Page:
Date of Award
Doctor of Philosophy (PhD)
Urban Services - Urban Education
This study developed a school site-based dropout identification and prescription process for student placement in alternative education programs in a school system with diverse residential environments—urban, rural, and suburban. The dropout performance-based and measurable predictor variables selected through discriminate function analysis were total retentions, yearly average of absences, total out-of-school suspensions, the state competency tests passed on time, total administrative hearings, and yearly average of poor grades. The combination and nature of these variables allow for early detection of potential dropouts.
While subtle differences existed between the urban, suburban, and rural prediction formulas, the variables selected produced prediction formulas with accuracy rates of 88.1% overall, 85.7% for urban, 94.2% for suburban, and 97.7% for rural students. Total retentions and passing the competency tests on time had the largest unstandardized canonical discriminate function coefficients in the overall, rural, and urban prediction formulas. Administrative hearings and passing the state competency tests on time variables were found to have positive impacts on students staying in school.
The significant events that the research suggested should trigger the identification process include: (1) Retention for the second time, (2) Average school absences of 15 days or more, (3) Failing two or more subjects, (4) Five or more cumulative out-of-school suspensions, (5) An administrative hearing, (6) Failing the state competency tests, (7) Averaging two or more family generated school transfers.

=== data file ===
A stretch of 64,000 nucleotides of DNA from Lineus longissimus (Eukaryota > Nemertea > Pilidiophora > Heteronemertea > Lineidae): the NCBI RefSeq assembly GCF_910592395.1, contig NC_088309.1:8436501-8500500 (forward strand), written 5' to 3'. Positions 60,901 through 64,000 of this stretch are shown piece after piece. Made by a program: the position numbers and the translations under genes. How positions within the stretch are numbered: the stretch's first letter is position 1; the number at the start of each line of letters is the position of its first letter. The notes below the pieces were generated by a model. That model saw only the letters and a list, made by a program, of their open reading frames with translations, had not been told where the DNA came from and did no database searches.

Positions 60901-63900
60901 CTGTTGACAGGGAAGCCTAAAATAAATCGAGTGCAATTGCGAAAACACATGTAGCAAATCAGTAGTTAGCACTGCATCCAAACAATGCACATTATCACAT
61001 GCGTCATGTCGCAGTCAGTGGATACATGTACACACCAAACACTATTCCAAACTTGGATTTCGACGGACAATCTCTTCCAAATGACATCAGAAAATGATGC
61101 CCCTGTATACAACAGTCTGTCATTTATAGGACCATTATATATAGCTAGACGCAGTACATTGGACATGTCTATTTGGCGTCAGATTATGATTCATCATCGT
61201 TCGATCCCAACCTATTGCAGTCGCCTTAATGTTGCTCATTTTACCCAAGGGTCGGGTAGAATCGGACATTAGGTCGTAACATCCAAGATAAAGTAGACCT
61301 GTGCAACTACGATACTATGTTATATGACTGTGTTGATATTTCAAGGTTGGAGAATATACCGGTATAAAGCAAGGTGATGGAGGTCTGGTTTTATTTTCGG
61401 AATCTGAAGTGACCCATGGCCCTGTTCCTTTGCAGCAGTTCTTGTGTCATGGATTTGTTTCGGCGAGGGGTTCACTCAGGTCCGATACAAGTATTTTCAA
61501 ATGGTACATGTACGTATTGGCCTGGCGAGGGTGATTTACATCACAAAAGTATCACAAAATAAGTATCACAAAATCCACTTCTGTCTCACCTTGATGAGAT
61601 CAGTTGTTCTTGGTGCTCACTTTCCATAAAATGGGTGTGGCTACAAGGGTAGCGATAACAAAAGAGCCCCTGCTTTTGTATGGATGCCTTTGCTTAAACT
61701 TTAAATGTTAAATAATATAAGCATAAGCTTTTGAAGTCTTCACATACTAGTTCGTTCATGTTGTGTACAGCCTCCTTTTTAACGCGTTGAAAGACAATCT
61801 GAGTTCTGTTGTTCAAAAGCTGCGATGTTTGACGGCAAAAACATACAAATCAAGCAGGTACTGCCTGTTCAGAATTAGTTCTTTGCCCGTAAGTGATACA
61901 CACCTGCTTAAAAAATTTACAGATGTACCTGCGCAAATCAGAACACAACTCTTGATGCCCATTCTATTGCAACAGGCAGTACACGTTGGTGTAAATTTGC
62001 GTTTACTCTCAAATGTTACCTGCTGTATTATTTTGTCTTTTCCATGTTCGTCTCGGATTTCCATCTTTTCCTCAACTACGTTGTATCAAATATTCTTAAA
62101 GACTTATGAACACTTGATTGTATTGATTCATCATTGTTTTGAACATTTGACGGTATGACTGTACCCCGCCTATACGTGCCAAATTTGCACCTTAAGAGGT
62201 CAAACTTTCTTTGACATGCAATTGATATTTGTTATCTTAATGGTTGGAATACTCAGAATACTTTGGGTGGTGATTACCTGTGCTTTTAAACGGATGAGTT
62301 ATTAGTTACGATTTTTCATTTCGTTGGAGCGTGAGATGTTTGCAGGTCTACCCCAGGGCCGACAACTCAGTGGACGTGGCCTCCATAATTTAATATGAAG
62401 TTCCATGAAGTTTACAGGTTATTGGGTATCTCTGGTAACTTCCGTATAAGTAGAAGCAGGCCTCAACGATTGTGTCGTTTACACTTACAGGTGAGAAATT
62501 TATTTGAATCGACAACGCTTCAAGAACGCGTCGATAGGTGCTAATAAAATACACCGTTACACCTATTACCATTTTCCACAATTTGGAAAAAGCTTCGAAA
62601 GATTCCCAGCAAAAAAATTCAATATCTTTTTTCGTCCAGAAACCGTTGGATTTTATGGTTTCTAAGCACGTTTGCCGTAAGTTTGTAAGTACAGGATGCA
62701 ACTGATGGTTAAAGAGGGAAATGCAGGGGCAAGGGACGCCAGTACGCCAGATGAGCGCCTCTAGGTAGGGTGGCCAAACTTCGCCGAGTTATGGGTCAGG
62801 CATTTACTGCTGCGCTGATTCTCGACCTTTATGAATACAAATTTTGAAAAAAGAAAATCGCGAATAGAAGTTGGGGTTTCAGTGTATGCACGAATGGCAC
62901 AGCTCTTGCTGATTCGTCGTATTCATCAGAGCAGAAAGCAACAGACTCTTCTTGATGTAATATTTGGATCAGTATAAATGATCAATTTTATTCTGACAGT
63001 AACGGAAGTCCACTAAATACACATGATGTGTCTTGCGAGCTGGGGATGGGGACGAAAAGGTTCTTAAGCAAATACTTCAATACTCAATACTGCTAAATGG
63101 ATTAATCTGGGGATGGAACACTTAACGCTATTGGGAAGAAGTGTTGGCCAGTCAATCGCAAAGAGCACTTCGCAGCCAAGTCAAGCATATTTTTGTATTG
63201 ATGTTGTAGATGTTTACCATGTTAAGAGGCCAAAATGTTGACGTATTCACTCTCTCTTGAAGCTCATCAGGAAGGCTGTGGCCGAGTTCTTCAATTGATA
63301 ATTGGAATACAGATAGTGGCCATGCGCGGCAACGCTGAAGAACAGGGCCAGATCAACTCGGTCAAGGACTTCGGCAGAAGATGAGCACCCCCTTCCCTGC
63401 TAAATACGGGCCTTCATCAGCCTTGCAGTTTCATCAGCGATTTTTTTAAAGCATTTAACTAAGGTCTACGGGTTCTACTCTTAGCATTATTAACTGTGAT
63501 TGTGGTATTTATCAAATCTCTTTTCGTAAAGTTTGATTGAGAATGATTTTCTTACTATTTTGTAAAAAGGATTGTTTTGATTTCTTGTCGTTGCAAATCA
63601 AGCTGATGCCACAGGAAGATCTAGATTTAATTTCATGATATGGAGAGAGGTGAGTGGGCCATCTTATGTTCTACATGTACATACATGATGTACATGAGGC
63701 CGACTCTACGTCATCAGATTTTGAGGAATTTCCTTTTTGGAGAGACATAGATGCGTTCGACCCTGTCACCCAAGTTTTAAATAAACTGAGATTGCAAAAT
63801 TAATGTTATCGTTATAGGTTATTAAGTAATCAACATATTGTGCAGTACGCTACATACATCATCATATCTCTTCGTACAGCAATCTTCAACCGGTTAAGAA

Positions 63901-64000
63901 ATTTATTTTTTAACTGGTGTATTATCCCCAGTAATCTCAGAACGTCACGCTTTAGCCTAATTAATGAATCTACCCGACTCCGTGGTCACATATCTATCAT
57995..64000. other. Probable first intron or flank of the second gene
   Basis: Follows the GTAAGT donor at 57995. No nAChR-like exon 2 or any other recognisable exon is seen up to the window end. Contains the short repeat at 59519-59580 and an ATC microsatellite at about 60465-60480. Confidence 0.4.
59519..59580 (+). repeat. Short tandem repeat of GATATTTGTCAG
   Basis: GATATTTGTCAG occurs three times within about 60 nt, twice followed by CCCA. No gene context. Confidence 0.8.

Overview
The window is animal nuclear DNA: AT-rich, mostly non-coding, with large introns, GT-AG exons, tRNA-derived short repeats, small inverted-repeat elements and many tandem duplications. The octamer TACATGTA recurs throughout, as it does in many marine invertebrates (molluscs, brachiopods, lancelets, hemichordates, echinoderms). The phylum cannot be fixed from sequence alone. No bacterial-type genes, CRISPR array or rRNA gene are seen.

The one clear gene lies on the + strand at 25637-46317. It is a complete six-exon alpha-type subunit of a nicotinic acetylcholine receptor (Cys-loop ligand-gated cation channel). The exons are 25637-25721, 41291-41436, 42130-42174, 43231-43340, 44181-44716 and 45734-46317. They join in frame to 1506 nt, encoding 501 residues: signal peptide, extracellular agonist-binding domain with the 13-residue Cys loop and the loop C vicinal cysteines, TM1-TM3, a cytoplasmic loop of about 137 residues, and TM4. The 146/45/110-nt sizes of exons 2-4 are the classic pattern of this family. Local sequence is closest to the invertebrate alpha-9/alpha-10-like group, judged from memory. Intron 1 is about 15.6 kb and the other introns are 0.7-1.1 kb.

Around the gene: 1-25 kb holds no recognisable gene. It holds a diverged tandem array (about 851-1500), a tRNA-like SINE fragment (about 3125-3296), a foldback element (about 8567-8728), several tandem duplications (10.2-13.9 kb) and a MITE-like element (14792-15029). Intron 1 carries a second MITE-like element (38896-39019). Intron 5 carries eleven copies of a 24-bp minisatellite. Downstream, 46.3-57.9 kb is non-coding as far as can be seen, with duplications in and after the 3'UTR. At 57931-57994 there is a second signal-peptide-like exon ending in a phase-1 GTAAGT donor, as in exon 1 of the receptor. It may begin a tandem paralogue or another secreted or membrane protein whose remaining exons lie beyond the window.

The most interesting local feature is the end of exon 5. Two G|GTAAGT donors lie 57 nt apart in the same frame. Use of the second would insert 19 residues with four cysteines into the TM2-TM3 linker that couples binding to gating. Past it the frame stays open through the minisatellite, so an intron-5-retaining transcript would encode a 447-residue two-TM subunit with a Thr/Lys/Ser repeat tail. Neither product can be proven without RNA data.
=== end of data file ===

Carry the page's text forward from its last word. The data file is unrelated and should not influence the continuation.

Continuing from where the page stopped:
The researcher's policy recommendations are that once activated by triggering events, the screening process should be by a site-based early intervention team which can use the research generated discriminated function formulas to evaluate the severity of dropout risk, prescribe the appropriate type of education program from a continuum of services, and develop individualized alternative education plans with long term, short term, and exit goals.
With dropouts failing to pass the state competency tests on time at a rate five times that of non-dropouts and the increased pressure on schools that their students perform well on mandated competency testing will amplify the demand for early detection of potential dropouts with additional, diverse, and more individualized dropout prevention programs.
Krupp, William P..
"Site-Based Dropout Identification and Prescription Process for Alternative Education in a Diverse School System"
(2000). Doctor of Philosophy (PhD), dissertation, , Old Dominion University, DOI: 10.25777/e57t-hx68